I’m trying to benchmark different methods of calling the same in-place function on subsets of a large data block using CuArrays. I’m using fft as an example function because I can baseline against planning an fft over one dimension of a large array. Using this as a minimum working example, I created a testbench with the following methods:

- Create an list of 1D CuArrays. map f(x) to each element of the list
- Create a 2D CuArray. mapslices to f(x) for each column in array.
- Baseline taking f(x) over the full 2D array

```
using FFTW
using BenchmarkTools
using CuArrays
CuArrays.allowscalar(false)
N = 100000
fftsz = 1024
# list of random vectors
A1_d = [CuArray(rand(ComplexF32, fftsz)) for i in 1:N]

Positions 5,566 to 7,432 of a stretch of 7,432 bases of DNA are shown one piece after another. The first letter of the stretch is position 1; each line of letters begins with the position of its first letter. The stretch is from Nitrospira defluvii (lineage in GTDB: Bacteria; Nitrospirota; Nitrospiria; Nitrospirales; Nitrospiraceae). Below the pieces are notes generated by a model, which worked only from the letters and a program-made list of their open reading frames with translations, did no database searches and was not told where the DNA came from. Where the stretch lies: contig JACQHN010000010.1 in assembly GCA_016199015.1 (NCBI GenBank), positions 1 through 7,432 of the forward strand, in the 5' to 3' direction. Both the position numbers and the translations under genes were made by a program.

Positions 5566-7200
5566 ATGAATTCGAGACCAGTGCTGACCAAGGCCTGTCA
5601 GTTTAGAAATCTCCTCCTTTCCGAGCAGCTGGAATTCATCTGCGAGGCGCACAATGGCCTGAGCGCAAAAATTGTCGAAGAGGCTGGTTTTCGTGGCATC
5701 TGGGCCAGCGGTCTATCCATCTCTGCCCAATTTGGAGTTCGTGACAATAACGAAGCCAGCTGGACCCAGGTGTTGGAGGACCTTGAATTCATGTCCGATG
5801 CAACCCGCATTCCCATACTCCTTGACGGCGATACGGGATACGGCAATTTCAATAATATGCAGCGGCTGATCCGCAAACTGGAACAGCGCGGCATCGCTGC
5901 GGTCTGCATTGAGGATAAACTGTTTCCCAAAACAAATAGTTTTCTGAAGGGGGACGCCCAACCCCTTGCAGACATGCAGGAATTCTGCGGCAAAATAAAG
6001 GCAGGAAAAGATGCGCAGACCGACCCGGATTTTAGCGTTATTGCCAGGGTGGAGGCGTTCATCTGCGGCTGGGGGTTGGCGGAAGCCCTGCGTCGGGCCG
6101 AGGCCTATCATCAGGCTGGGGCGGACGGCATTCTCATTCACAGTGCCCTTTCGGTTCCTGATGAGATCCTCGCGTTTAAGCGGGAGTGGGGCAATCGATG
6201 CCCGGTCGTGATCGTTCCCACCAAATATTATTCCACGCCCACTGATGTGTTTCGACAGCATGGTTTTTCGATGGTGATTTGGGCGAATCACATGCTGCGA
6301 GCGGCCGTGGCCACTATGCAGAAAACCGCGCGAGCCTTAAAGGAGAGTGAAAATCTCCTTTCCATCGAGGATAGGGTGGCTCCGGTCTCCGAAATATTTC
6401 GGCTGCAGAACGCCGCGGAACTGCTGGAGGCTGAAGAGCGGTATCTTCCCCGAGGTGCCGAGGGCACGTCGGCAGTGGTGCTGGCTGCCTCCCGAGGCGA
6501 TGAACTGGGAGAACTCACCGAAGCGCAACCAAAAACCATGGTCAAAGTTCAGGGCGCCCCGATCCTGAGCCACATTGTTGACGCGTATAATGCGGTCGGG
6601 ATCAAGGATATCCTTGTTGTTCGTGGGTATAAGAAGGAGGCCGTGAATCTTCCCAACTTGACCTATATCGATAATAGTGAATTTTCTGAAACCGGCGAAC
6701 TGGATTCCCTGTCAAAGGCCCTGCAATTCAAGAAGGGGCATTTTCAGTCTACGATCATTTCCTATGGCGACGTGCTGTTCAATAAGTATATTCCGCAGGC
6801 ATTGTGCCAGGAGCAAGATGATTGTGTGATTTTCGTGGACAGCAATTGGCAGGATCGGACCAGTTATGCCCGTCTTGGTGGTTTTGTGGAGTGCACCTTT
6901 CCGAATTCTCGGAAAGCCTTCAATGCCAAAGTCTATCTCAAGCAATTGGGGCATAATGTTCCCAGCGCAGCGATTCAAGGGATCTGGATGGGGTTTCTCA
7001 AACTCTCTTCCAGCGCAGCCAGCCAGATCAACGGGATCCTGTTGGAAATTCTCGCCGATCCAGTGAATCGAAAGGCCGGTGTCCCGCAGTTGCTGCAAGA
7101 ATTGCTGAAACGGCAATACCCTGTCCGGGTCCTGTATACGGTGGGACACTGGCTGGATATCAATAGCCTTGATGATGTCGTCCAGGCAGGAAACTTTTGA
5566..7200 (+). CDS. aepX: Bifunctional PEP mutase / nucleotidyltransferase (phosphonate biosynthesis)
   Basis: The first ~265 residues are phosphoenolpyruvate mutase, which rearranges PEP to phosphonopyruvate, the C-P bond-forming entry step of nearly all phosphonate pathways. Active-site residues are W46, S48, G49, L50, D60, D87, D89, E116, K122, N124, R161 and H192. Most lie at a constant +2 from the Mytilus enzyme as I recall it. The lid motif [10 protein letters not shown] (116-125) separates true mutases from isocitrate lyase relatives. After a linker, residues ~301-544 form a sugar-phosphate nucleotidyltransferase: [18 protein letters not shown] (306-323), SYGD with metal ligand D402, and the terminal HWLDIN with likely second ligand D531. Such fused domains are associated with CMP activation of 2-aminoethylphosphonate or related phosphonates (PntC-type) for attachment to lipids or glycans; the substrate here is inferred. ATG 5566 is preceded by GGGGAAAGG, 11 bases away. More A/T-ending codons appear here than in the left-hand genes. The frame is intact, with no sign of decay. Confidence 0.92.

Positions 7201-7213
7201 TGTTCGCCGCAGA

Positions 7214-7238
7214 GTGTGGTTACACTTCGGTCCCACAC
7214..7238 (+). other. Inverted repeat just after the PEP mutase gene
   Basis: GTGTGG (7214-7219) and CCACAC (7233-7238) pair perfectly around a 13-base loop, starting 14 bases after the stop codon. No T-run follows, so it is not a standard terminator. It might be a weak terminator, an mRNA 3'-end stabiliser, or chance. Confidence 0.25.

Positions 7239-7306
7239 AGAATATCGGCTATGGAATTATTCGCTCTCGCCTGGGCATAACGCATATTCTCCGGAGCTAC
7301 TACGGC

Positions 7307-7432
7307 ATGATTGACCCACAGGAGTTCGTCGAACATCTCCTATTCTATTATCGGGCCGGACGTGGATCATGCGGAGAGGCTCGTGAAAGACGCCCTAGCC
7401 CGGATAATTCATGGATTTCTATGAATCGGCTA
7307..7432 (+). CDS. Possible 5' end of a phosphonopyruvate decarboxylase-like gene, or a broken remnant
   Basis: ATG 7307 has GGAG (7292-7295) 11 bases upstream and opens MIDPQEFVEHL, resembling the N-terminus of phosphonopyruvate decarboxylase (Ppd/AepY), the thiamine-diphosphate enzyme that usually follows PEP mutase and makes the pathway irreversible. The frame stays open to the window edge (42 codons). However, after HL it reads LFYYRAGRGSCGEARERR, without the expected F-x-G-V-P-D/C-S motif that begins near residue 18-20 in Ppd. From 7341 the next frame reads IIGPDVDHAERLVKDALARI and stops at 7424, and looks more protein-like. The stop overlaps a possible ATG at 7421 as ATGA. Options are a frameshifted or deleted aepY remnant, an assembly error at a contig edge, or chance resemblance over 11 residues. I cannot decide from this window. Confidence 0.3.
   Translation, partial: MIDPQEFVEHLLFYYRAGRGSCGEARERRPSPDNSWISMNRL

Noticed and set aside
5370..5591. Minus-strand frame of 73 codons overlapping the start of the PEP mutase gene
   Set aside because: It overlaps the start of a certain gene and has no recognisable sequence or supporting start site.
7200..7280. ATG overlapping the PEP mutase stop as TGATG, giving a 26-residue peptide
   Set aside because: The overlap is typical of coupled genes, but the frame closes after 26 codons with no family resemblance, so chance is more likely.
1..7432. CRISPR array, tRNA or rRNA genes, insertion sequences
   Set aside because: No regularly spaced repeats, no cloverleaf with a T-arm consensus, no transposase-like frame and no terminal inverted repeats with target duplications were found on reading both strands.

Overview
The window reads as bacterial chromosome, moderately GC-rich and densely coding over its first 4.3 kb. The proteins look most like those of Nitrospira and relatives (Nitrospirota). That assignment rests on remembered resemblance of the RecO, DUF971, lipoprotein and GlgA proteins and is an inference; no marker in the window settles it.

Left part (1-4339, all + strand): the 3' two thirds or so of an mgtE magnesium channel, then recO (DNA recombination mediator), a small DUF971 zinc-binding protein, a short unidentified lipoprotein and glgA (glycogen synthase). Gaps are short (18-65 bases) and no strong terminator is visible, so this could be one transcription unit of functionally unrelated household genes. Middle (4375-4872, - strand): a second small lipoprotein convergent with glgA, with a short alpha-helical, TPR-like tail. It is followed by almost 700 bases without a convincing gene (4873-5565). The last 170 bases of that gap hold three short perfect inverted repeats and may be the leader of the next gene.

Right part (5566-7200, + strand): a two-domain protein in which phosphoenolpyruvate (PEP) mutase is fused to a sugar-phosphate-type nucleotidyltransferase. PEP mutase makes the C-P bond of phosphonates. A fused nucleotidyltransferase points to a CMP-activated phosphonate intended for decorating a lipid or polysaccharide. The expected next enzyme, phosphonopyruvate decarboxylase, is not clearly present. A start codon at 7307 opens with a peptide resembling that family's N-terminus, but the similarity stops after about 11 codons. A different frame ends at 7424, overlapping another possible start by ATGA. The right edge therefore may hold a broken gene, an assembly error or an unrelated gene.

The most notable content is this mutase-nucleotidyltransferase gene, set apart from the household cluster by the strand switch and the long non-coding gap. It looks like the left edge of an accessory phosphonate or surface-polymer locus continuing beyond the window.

# random 2D array
A2_d = CuArray(rand(ComplexF32, N, fftsz))
p1 = plan_fft!(A1_d[1])
p2 = plan_fft!(A2_d, 1)
function onefft!(data, plan)
plan * data
end
#1
@btime CuArrays.@sync map(x -> onefft!(x, p1), $A1_d)
#2
@btime CuArrays.@sync mapslices(x -> onefft!(x, p1), $A2_d, dims=2)
#3
@btime CuArrays.@sync onefft!($A2_d, p2)
```

The results are:

```
629.991 ms (200011 allocations: 3.81 MiB)
3.618 s (13198542 allocations: 440.96 MiB)
20.603 ms (10 allocations: 176 bytes)
```

I would think the approaches should be somewhat identical in terms of performance. However, the strangest things I notice are:

- Why do (1) and (2) allocate memory? All the data should already be on the GPU and all operations should be in-place
- Why are (1) and (2) so different from one another? Even if there is some penalty to map, it seems like (1) and (2) should be identical.